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Topic: Economy
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Labor Force Participation Rate Ticks Up

The U.S. labor force participation rate ticked up slightly YOY in Q1 2017despite the downward drag posed by a slower-growing working-age population. The single largest contributor to higher LFP was fewer consumers staying home for family responsibilities, a trend rooted in a declining U.S. birthrate.

Federal Reserve Bank of Atlanta

07/21/2017 — from NewsWire

Initial Jobless Claims at 44-Year Low

Initial jobless claims fell to 223,000 last week, the lowest level since 1973. While experts may point to this figure as evidence that the U.S. economy is finally back on its feet, plenty of signs of labor market slack remain—such as declining labor force participation.

The Wall Street Journal

03/03/2017 — from NewsWire

The Spread of the Pink-Collar Economy

Blue-collar jobs continue to lose ground to pink-collar jobs—a trend with major implications for workers and the economy at large.
02/15/2017 — from Social Intelligence

Wall Street Bullish on Trump?

Fully 114 of the 242 S&P 500 companies that held investor events in January referenced Donald Trump—with many executives preaching patience and optimism. Though companies and investors remain sold on the “Trump rally,” beware: Full-on “Trumponomics” still has significant hurdles in its way.

The Wall Street Journal

02/03/2017 — from NewsWire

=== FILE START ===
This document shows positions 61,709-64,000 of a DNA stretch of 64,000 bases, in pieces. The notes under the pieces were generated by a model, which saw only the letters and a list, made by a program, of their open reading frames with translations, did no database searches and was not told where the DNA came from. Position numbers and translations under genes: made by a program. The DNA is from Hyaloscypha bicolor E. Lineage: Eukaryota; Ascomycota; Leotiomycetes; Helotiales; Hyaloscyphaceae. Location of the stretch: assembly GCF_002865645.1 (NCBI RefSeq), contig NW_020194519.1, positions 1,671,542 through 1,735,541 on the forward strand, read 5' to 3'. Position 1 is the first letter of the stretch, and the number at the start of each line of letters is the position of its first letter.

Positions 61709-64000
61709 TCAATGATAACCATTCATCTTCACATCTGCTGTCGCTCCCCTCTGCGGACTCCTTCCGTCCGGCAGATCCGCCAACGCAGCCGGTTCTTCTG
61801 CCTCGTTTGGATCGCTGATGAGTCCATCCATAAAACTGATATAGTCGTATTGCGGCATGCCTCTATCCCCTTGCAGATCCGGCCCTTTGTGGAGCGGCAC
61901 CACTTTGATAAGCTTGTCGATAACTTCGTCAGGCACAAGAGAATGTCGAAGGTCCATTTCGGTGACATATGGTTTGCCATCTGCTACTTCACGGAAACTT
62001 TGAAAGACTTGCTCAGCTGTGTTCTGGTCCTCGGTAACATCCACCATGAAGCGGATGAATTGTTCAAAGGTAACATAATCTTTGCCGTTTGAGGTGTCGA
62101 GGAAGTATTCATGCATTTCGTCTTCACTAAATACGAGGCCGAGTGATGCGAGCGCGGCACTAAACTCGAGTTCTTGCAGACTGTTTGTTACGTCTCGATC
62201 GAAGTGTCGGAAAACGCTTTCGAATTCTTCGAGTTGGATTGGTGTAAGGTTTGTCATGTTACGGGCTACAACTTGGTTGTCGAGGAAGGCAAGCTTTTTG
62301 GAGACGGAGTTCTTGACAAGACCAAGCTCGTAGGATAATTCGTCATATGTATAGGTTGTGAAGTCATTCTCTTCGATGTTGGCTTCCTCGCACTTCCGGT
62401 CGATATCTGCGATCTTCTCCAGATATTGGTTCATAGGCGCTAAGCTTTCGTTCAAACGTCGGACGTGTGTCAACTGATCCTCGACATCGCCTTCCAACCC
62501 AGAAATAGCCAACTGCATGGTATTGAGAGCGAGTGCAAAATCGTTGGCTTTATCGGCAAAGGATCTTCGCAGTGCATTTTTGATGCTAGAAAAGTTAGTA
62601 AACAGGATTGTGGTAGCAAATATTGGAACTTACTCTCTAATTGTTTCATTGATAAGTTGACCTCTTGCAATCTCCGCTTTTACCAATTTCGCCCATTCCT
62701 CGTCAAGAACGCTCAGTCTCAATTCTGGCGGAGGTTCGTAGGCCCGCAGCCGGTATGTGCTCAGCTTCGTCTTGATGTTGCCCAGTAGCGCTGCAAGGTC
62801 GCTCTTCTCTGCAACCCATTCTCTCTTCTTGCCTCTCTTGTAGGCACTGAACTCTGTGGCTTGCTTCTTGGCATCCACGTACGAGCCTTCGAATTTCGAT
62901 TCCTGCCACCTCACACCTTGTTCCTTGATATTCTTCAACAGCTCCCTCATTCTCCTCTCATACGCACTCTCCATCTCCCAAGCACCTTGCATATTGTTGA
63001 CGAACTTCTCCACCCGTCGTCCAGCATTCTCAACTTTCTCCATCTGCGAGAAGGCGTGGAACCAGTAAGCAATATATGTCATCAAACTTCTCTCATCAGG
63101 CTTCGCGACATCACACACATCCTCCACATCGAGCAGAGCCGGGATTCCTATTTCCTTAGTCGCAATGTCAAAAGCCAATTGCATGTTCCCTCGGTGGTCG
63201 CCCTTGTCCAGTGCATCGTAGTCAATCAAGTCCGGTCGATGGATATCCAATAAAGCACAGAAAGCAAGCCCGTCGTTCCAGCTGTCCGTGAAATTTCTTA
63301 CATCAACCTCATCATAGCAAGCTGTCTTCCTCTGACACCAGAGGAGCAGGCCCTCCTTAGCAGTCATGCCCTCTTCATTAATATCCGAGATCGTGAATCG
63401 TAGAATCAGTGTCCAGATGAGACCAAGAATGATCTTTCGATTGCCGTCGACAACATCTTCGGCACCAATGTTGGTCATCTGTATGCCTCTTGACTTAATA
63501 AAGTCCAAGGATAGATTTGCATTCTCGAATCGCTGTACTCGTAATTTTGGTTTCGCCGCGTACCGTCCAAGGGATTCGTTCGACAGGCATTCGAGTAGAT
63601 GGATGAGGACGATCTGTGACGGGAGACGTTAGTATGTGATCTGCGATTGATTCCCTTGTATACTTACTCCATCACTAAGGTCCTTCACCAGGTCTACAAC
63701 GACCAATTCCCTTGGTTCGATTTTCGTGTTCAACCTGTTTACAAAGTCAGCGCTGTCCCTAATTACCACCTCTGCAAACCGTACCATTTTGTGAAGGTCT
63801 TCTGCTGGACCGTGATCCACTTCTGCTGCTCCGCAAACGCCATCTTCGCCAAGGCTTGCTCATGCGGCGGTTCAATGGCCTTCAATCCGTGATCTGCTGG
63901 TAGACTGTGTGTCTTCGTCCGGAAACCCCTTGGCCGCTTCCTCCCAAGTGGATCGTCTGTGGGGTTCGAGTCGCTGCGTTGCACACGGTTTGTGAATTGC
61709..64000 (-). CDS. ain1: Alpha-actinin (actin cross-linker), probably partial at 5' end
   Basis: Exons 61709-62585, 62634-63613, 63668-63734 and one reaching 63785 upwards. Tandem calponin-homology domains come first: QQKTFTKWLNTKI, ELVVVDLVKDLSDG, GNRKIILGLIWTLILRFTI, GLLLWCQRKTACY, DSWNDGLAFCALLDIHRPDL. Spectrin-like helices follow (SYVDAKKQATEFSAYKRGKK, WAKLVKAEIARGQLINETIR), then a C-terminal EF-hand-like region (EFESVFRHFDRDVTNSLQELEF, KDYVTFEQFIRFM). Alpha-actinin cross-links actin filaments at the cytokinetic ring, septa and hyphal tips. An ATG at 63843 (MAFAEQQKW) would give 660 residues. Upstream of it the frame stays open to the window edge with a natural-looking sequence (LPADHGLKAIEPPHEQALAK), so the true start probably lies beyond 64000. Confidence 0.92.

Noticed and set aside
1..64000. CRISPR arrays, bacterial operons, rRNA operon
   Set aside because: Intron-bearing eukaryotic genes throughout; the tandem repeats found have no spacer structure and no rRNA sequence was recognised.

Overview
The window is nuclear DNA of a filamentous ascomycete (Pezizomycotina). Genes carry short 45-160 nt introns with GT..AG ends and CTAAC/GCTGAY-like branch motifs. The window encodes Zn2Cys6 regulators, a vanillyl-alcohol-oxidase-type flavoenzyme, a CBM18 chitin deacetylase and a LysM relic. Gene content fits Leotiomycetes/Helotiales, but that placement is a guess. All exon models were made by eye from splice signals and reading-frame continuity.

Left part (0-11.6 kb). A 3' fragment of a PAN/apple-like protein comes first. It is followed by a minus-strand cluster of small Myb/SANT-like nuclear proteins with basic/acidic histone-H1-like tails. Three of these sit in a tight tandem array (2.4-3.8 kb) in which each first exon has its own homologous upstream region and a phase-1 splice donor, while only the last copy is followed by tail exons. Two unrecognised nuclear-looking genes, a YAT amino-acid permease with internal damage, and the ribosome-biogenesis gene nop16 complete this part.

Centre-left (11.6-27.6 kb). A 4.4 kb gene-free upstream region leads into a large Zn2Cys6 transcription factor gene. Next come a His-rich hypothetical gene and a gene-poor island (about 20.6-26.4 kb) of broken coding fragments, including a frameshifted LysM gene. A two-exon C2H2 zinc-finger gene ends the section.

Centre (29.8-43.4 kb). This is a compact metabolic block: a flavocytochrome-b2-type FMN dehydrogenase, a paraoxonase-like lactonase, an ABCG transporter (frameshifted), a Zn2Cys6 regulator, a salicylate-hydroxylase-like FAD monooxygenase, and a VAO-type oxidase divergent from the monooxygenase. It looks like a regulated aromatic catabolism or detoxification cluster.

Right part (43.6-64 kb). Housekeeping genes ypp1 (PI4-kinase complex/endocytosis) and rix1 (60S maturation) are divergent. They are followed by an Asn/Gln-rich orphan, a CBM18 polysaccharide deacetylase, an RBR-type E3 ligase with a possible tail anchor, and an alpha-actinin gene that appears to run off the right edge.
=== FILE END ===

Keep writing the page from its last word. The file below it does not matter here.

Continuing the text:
Boomers Poised to Send U.S. Deficit Skyward

New Congressional Budget Office projections indicate that the U.S. federal deficit will more than double to $1.4 trillion by 2027, in part due to the retirement of Boomers. This aging generation is poised to put an ever-greater strain on an already overburdened Social Security and health care system.


02/03/2017 — from NewsWire

Financially Insecure Adulthood

The latest report from Young Invincibles finds that Millennials are significantly less financially secure than...
01/30/2017 — from Did You Know?

The Silent Generation has the Highest Credit Score of Any Generation

National financial data show that the Silent Generation has by far the highest credit score of any generation (with a 730 average), while other generations’ scores range from 700 to 630. It’s not surprising that the generation that came of age during the Great Depression would do their best to remain debt-free and in good financial standing.


12/09/2016 — from NewsWire

Who Are the Gig Workers?

We’ve written before that a growing share of Americans is making money through informal, contingent “gig work.” Now, Pew Research tells us...
12/05/2016 — from Did You Know?